• Apply a layer of petroleum jelly around your hairline and at the top of your ears to keep the dye from staining your skin.
  • Separate your hair into 4 to 6 sections with your fingers or a wide-toothed comb. Doing so will make your hair easier to work with. 
  • Use a tinting brush to apply the semi-permanent color all over your hair. Use clips as needed to keep unwanted sections out of the way. Make sure that all your hair is completely saturated. 
  • Put on a shower cap and allow the color to process for the amount of time indicated on the dye packaging. 
  • Rinse the dye out with cold water. 

Note: If your hair is naturally light or has been dyed to a light color, you may have to dye your hair twice to get an even color result. One way to ensure that you get a deep black result is to dye your hair a darker color first and then put the black hair dye over it. 

Black lady wearing a striped shirt with curly hair styled with botanical oat milk and argan oil

Dye Your Hair Black with Demi-Permanent or Permanent Dye

Another way to get black hair is using either a demi-permanent or permanent hair color. These dye options are much longer-lasting than semi-permanent dye.

Both methods require you to mix the dye with a developer and apply it to your hair. However, the main difference between the two is that demi-permanent color lasts up to 24 shampoos while permanent hair dyes last much, much longer.

Oftentimes, permanent hair dyes never fade fully – you’ll only need to recolor your roots as your hair grows out. 

Whether you decide to go the demi-permanent or permanent dye route, the dyeing procedure will be the same: 

  1. Wash your hair a couple of days before you plan to dye it. Extremely dirty hair doesn’t take to dye well. 
  2. Choose a demi-permanent or permanent hair dye and developer (according to the instructions on the hair dye bottle). You can go with a professional hair dye or a box dye – it depends on your personal preference. If you choose a hair dye that already comes with a developer, you don’t need to buy the developer separately. 
  3. Get the rest of your materials together. You’ll need a tinting brush, petroleum jelly, a bowl, clips, gloves, and a wide-toothed comb. 
  4. Separate your hair into several sections to make it more manageable. Use your fingers or a wide-tooth comb. Most people can get by with 4 to 6 sections. 
  5. Mix up your hair color in a bowl according to the instructions on the hair dye packaging.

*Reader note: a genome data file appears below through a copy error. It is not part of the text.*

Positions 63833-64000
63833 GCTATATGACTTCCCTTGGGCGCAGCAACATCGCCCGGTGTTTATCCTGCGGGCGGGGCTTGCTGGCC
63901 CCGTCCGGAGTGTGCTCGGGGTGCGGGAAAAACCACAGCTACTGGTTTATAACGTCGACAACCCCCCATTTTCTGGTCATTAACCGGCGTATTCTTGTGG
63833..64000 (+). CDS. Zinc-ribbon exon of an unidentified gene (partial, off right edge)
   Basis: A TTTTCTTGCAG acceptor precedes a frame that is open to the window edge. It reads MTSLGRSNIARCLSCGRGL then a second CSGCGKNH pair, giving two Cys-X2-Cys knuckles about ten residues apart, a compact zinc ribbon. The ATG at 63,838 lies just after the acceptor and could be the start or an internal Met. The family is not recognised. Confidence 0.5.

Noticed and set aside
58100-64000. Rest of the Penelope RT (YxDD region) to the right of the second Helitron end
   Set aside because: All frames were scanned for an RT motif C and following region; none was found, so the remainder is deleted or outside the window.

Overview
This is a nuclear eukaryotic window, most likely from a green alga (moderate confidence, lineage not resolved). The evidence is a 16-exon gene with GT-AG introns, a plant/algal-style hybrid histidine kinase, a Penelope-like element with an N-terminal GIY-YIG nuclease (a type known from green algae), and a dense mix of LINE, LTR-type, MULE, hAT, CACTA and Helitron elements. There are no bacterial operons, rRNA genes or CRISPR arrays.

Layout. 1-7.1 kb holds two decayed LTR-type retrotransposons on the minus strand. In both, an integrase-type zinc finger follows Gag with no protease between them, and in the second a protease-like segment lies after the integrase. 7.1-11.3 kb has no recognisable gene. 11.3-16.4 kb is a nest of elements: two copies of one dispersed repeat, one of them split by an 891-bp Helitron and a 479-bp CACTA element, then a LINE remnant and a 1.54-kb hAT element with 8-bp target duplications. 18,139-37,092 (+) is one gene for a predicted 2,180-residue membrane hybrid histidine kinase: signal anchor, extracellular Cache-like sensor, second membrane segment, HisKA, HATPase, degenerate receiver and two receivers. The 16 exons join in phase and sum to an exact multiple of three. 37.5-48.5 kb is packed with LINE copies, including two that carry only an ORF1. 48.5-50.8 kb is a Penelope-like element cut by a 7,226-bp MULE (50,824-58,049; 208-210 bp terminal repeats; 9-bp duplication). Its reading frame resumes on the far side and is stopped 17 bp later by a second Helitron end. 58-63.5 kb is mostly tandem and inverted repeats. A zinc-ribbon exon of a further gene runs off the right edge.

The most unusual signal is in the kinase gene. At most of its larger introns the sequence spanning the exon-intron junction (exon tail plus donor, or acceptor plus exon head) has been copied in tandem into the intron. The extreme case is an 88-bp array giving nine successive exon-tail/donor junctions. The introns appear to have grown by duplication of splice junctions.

6. Apply the mix to your hair in sections. Ensure that it is completely covered so you’ll get even results. 
  7. Wait for the amount of time indicated on the hair dye packaging. We strongly recommend setting a timer to keep everything on track. 
  8. Rinse the hair dye out of your hair using lukewarm to cool water, apply a moisturizing conditioner, and then rinse thoroughly. Your hair dye packaging may instruct you to shampoo your hair as well. Follow those instructions for the best results. 
Beautiful African female soft black-brown hair colors on bouncy curls

Dyed Black Hair Pros and Cons

Now that you know how to get black hair, let’s get into some of the pros and cons you should expect if you take the plunge. 


  • Dark hair, especially black hair, tends to look thicker and fuller than lighter colored hair. So, if you’ve got naturally thin hair or are dealing with hair loss, darker hair could do wonders for your hair and your self-esteem. 
  • Black hair dye has the best grey coverage you can get. So, if you’ve been trying unsuccessfully to cover your grays, black dye could be the answer. 
  • Black hair can make you look younger and never goes out of style. 


  • Black hair dye is notoriously difficult to remove from the hair. It could take several rounds of color removal treatments (and even bleach in some cases) to remove it.
  • Black hair can make wrinkles and age spots look more apparent. 
  • Some shades of black hair dye can look unnatural on some skin tones – especially jet black. You can eliminate this con by choosing a shade of black that isn’t too harsh for your skin tone. If you have fair skin, jet black dye won’t look natural on you. But for darker skin tones, it often works well. 

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To sum things up, naturally black hair does not exist. The only way to get truly black hair is to dye it yourself or with the assistance of a professional colorist. If you want to go black, feel free to use the tips and instructions above to make it happen. We wish you the best with your hair!